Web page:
Symphony Study 54 | Górecki: Symphony of Sorrowful Songs

by Glenn on October 6, 2016

Henryk Górecki (1933–2010)
Symphony No. 3, Symphony of Sorrowful Songs

Lento (sostenuto tranquillo ma cantabile)
Lento e largo (tranquillissimo, catabilissimo, dolcissimo, legatissimo)—Molto lento
Lento (cantabile, semplice)—Lento e largo—Molto lento—Largo ben tenuto

First performance: 4 April 1977,
Orchestra of the Southwest German Radio
Stefania Woytowicz (soprano)

First thing: The name of the composer is pronounced Goretski. I didn’t know that. I’m sure it was some of what I hope was mild and benign xenophobia that kept me from figuring it out. I’m embarrassed to think about the number of times I have seen his name without bothering to figure out how to pronounce it.

I think I was a little afraid of this one. The sub-title, “Symphony of Sorrowful Songs,” doesn’t exactly draw you to it (I have the same reaction to Mahler’s Kindertotenlieder—“Songs on the Death of Children”—and I love MAhler). And I seem to recall this music having something to do with Nazis and that made me a little wary, not because I thought there would be something wrong with the composer or his music, but that it might take me to a dark place. I was right about the Nazis but quite wrong about the dark place.

I saw this recording years ago. It seemed like it was everywhere. Turns out it was. Michael Steinberg tells the story:

“In April 1992, Elektra-Nonesuch released a recording of Górecki’s fifteen-year-old Symphony No. 3 conducted by David Zinman and with Dawn Upshaw as the soprano soloist. Within a few weeks it was at the top of the classical charts in the United States and Great Britain, and in Britain it rode high on the pop charts as well. In two years more than 700,000 copies were sold, which is at least 400 times the expected lifetime sales of a recording of a symphony by a relatively unknown twentieth-century composer.”

Steinberg wonders how many of those copies have actually been listened to or have just been played in the background at parties.

This is absolutely gorgeous music. Stunningly beautiful, peaceful, transcendent. And surprisingly tonal, making this atypical of Górecki’s music (as I understand it—this was my first exposure to his music as far as I remember).

The only thing: it’s very slow … the whole way, which begs the question of how one programs this, or if you program it. Steinberg surprised me by saying this might be music meant for recording only. He went on to say,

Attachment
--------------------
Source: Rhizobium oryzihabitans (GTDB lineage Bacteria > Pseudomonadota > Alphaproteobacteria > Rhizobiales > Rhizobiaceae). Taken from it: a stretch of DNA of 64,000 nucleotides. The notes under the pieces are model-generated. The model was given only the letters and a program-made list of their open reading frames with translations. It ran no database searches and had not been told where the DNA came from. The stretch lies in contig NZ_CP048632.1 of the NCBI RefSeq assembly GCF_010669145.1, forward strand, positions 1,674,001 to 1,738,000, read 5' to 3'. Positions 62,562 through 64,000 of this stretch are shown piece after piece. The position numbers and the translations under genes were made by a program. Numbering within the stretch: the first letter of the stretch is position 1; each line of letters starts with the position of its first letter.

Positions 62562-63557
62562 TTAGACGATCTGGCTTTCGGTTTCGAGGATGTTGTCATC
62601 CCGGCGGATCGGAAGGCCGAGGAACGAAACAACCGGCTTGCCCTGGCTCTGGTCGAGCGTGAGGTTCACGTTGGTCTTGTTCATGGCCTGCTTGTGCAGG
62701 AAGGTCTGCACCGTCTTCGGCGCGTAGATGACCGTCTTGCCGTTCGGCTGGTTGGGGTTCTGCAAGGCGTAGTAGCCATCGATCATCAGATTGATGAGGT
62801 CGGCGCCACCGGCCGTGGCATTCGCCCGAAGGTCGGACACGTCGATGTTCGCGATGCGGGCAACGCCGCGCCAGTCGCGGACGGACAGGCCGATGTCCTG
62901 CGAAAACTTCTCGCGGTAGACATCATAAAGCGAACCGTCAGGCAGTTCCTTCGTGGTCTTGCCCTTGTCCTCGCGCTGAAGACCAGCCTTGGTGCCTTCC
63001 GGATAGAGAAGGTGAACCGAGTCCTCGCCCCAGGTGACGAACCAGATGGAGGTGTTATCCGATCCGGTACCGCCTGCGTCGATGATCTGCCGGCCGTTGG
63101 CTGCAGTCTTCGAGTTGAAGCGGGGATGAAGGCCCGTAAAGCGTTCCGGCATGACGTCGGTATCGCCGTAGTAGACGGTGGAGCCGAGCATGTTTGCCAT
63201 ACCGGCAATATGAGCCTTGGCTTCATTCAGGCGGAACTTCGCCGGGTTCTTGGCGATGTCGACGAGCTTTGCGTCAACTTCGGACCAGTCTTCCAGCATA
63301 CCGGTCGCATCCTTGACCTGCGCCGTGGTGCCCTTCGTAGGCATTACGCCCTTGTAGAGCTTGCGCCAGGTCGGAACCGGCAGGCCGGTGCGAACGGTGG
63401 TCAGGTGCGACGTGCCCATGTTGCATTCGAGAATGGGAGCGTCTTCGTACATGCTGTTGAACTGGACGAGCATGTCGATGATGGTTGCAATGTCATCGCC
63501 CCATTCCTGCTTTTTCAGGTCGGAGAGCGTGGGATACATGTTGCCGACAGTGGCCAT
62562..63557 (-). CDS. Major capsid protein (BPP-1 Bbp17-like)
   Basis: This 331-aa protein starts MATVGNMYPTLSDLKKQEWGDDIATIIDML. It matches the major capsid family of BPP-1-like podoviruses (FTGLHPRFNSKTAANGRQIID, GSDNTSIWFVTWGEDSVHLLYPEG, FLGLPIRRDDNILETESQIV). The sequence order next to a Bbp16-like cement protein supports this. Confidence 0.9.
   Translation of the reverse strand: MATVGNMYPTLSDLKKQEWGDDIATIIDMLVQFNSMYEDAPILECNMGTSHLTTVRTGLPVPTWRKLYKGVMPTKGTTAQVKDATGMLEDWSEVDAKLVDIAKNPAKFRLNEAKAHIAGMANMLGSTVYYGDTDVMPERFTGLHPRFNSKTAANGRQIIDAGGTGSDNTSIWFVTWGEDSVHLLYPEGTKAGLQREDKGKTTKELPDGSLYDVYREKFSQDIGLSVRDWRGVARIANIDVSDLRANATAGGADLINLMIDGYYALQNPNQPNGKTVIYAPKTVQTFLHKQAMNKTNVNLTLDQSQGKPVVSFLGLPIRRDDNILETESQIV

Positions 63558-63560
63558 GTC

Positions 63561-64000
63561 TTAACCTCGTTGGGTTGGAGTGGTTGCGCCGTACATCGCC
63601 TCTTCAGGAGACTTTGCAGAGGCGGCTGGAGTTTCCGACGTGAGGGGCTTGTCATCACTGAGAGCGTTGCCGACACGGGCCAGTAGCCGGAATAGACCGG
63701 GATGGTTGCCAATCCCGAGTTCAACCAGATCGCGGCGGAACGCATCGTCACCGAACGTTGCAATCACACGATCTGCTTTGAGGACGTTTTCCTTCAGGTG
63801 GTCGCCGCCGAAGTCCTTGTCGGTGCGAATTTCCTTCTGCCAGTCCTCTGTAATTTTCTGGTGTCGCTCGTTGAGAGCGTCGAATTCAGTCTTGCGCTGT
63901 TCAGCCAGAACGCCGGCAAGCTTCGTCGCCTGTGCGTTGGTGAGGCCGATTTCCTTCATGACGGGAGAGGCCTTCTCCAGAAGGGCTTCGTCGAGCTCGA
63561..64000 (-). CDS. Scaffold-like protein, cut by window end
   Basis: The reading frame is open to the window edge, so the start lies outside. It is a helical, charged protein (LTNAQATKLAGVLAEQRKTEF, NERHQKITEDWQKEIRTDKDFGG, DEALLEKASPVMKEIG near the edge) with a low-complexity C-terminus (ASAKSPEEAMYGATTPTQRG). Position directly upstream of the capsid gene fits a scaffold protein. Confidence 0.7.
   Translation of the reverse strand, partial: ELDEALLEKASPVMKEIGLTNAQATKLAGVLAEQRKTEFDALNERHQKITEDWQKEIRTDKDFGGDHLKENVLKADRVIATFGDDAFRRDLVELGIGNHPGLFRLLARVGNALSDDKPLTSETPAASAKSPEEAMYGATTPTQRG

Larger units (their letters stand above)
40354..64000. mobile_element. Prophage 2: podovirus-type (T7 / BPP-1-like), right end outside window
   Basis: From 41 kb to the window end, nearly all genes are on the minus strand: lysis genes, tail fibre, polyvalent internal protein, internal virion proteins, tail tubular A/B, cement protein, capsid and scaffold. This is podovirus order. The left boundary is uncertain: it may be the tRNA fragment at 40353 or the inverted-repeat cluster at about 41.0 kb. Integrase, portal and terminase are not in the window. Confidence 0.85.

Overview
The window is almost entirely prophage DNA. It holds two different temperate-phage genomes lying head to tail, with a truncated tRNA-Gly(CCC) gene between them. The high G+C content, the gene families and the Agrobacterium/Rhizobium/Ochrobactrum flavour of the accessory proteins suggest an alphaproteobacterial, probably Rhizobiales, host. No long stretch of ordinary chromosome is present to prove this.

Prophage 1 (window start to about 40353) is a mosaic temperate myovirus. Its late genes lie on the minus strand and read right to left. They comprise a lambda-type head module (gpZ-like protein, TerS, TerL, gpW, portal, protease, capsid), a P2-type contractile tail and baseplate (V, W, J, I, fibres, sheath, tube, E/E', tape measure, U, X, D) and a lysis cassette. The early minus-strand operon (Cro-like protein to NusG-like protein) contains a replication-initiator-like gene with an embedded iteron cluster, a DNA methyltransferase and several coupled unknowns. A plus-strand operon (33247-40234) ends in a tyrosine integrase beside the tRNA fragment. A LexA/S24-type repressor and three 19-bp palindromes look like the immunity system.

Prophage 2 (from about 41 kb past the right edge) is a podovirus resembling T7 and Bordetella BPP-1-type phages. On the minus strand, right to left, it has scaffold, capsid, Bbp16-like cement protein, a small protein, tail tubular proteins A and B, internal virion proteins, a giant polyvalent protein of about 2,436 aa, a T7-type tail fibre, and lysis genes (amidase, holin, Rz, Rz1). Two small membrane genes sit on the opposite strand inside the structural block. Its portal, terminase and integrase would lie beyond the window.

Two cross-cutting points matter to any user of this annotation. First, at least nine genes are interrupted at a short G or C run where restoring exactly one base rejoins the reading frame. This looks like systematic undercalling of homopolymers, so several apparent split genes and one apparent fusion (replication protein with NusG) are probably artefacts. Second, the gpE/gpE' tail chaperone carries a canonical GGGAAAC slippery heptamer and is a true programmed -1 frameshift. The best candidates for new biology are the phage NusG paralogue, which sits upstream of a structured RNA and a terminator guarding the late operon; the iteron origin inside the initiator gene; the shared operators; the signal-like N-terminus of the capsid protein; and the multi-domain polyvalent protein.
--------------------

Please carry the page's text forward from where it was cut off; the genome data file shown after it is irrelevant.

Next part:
“In some ways, this is more a piece for the living room than for the concert hall. If you really want to sink into the music, you can do that more easily at home—no coughing, no dropped programs, no distractions from the stage.”

In the history of the symphony there is a thread of works that take you to the heights—from Beethoven’s Fifth to Mahler’s Fifth, for example. This symphony takes you to quiet waters. Steinberg writes, “To many, this music, with its slow, patient unfolding, represents sublime metaphysical calm; others experience only maddening stasis.” In a way, you have to surrender your expectations about this piece based on more bombastic symphonies. This is an inward journey, not a climb to the peaks. As Steinberg puts it, “[T]he listener’s temperament and musical metabolism” will have something to say about whether you enjoy this music. “Not everyone can slow down to Górecki’s pace.”

Here is what Górecki had to say about this symphony:

“I can tell you that what I write is my commentary on what is happening around me. I don’t live in an ivory tower. I participate in life—the war that went through here, and then that damned Communism, and now all this social upheaval and the changes that are bombarding us. I am not a person who can be different. I absorb these things. My music is my commentary.”

The first movement is a giant arch of sound—27’ long. Right at the end a brief moment of dissonance, but then it’s resolved quietly.

The second movement is the most poignant. The text is “a prayer inscribed on the wall of a prison cell at Gestapo headquarters in Zakopane, Poland, by the eighteen-year-old Helena Wanda Błażusiakówna.” In translation, the text reads:

“Mother, no, do not cry,
Queen of Heaven most chaste
Help me always.
Hail Mary.”

While avoiding hysteria, there is a wail to this music near the end of the movement that goes right through you.

The third movement is a folk song—a mother mourning her son who had been lost in battle. I thought it was hard to place the tune in a context. It was both familiar and foreign—Where does this melody come from? Originally, Górecki was going to use a folk tune, but Steinberg quotes Górecki about his ultimate choice: “I composed one of my own, in the style of folk song and using part of a church hymn.”

I’ve listened to this symphony three times, now. My first hearing wasn’t quite fair, during a sleepless night I closed my eyes and let this wash over me. The effect was hypnotic. I didn’t go to sleep, but I wasn’t exactly conscious.

My last listening was a version on the NAXOS label with Antoni Wit and the Polish National Radio Symphony Orchestra.

Some thoughts on these two recordings.

In terms of overall quality I rate them equal. The difference is in preference.

The Zinman/Upshaw recording is warmer and more close-miked. It’s intimate, but quite comfortable, like a down comforter on a cold night. The control feels rather tight.

The Wit/Kilanowicz has more space—a larger room with more reverb. Somehow it’s a lonelier recording. There’s shelter, but the shelter of, say, a monastery, not a home. And it’s perhaps a little less precise from time to time.